Recent Articles

Jun 2021

Some Sunny Day

by in Error'd on


Filter Your Kwargs

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Mark's team needed someone to write a pretty straight-forward report for their Python application. It would take a set of keyword arguments, turn those into a filter, apply the filter, and get the results back.

This was implemented in two methods. First:


World Class Contracting

by in CodeSOD on

The time and effort needed to complete a project and the amount of time available rarely line up well. Wayne M's company found themselves in a position where what they needed to deliver and what they could deliver by the deadline simply didn't match up.

The requirements were well specified, so they bundled up a bunch of requirements for search-related functionality, and handed them off to a self-described "world class" developer working on contract.


A Date With Yourself

by in CodeSOD on

Once upon a time, someone wanted to add a banner to a web page. They also wanted the banner to only appear after a certain date. Jack stumbled across their implementation when trying to understand why the banner would vanish for two weeks at the start of every month.

// get date var MyDate = new Date(); var MyDateString; MyDate.setDate(MyDate.getDate()); MyDateString = ('0' + MyDate.getDate()).slice(-2) + '-' + ('0' + (MyDate.getMonth()+1)).slice(-2) + '-' + MyDate.getFullYear(); if (MyDateString > '13-04-2014') { // do stuff... }

Experience is Integral

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Behind every code WTF is a process WTF. For example, Charles W was recently tasked with updating some file-handling code to match changes in the underlying file-format it parses. This is the C code which parses an integer:

if ((*p == '-' || ('0' <= *p && '9' >= *p)) && retCode == -256) { retCode = 0; p = _tcsrev(p); if (*p == ' ') p++; for (i = 0; '0' <= *p && '9' >= *p; i++) { retCode += (int)pow(10, (double)i) * ((int)*p - 0x30); p++; } if (*p == '-') retCode *= -1; }

Unspoken

by in Error'd on

It's been quite a few years since I was last in Silicon Valley. So it wouldn't surprise me at all if some enterprising restaurateur has unveiled a trendy pub and stolen all the humorous thunder from Sean's submission. I'll be more surprised if they haven't.


Quite the Event

by in CodeSOD on

A few years back, Alvin was in college, and took his first formal summer job as a programmer. It was supposed to be just some HTML layout work, and the designer handed him a few sample pages. "Just do it like this."

The "sample pages" were a mishmash of random indentation, huge swathes of commented out code, and all those other little traits of "someone's just coding in production, aren't they?" that crop up in files. Still, it was just some HTML layout work, so how hard could it be?


Getting Overloaded With Details

by in CodeSOD on

Operator overloading is one of those "dangerous" features. Like multi-parent inheritance, it can potentially create some really expressive, easy to read code, or it can create a disaster of incomprehensible nonsense.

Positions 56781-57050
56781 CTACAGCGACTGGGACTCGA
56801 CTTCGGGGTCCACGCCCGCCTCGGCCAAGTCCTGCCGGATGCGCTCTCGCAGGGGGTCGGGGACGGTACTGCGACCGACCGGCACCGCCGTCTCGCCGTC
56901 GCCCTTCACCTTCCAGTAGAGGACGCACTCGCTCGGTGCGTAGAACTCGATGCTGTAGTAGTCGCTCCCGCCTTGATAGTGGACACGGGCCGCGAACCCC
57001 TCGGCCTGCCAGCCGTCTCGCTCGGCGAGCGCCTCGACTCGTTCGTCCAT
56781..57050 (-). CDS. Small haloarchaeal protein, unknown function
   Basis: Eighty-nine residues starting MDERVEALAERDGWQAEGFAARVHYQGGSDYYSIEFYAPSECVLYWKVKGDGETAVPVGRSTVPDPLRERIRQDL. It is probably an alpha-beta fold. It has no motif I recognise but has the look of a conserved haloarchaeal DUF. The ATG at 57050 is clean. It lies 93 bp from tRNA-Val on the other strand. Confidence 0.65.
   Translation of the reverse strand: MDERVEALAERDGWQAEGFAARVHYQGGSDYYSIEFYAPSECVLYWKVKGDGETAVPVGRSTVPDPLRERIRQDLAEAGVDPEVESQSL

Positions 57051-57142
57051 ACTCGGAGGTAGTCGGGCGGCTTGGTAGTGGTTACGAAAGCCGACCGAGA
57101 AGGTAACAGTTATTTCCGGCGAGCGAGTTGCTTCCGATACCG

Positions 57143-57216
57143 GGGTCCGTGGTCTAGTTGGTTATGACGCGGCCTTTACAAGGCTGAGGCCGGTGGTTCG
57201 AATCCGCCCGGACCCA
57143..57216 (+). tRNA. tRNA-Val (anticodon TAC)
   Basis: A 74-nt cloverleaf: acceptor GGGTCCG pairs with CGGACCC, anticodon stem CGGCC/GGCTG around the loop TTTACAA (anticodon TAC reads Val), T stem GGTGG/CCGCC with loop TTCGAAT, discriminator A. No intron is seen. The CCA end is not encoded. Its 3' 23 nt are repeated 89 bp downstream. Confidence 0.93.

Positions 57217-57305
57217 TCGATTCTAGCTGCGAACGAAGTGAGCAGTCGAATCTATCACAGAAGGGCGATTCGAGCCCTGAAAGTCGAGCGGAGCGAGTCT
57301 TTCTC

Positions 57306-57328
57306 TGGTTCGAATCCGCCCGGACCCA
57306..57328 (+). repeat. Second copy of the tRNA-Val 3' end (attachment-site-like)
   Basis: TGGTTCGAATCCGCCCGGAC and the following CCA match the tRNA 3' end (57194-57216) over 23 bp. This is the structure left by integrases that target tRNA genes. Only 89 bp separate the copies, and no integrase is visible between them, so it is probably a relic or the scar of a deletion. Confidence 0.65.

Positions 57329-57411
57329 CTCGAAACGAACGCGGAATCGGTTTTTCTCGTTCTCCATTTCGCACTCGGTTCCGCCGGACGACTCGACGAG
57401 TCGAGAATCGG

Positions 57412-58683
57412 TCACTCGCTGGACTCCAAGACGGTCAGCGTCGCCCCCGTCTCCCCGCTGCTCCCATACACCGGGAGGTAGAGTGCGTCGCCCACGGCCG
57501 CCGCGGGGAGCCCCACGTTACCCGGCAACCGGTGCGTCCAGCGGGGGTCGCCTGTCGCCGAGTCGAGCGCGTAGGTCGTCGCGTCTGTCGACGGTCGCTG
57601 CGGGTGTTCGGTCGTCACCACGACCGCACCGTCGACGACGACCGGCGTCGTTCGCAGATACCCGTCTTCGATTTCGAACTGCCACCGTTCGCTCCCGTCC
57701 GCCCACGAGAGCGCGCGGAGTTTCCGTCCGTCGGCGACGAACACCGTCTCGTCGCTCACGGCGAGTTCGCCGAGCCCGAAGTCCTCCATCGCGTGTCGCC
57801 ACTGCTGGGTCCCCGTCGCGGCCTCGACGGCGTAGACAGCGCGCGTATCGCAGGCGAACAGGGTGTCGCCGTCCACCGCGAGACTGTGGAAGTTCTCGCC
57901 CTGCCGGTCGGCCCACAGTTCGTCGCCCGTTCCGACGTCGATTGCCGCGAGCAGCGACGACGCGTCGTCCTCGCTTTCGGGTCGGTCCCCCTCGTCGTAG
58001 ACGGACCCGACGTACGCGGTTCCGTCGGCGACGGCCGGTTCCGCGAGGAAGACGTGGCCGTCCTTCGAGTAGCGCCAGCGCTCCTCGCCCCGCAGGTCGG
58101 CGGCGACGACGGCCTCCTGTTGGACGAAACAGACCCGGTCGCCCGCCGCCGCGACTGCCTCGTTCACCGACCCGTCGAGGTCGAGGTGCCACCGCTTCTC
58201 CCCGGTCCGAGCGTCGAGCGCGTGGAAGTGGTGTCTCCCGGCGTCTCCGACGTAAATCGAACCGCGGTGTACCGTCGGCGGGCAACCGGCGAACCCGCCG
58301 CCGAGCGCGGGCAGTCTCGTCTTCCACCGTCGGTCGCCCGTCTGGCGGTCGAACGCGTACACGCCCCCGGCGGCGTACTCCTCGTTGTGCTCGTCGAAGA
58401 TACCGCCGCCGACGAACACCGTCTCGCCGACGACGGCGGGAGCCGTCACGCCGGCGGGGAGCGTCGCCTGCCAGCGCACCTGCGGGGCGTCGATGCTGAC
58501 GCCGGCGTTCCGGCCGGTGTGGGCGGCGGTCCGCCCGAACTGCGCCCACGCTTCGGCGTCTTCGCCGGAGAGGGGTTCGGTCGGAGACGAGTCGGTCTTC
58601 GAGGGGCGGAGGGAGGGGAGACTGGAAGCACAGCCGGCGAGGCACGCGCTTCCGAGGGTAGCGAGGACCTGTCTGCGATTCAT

In C++, many core classes use operator overloading, most notably the I/O classes, which reuse (or abuse) the bitshift operators into stream operators. So, for example, one possible way of converting a string into an integer might be to do something like this:


Contractor Management System

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Maximillion was hired to maintain a PHP CMS. His new employer, up to this point, had just been contracting out work, but as time went on, contracting rates got higher, the amount of time required to add basic features kept going up. It was time to go ta a full time employee.

"The system's pretty simple," the hiring manager explained during the interview, "as I understand it, it's basically just one PHP file."


Are You Active Enough?

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Cornelius was working with some code where the objects might be "active" or "inactive". His code needed to do something different, depending on whether the objects were "active" or not, but fortunately, there was a handy-dandy IsActive method. Weirdly, that method required a bool parameter, but also returned a bool. Since there wasn't any useful documentation, Cornelius checked the C++ code.

bool SomeActivatedClass::IsActive(bool& active) { active = true; return false; }

Scratch and Dent

by in Error'd on


A Little Info

by in CodeSOD on

Matt has plans for the next few years: dealing with the "inheritance" of some legacy systems.

They're written in VB.Net, which isn't itself a problem, but the code quality leaves just a bit to be desired.


A World Class Programmer

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Jesse had a "special" co-worker, Rupert. Rupert was the sort of person that thinks they're the smartest person walking the Earth today, and was quite happy to loudly proclaim that everyone else is wrong. Rupert was happy so long as everyone else was ready to bask in his "genius".

Fortunately for Jesse, Rupert left, because he'd received a huge offer for a senior developer role at a different company. Everyone at Jesse's company privately chuckled about it, because this is the kind of code Rupert's genius produced:


As Authentic as it Gets

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Virginia N (previously) needed to maintain some authentication logic. The actual rules for authentication weren't actually documented, so her choices were to either copy/paste some authentication code from a different project, or try and refactor the authentication method in this one.

It was a hard choice. We'll dump the whole block of code, but I want to pull out a few highlights, starting with the opening condition: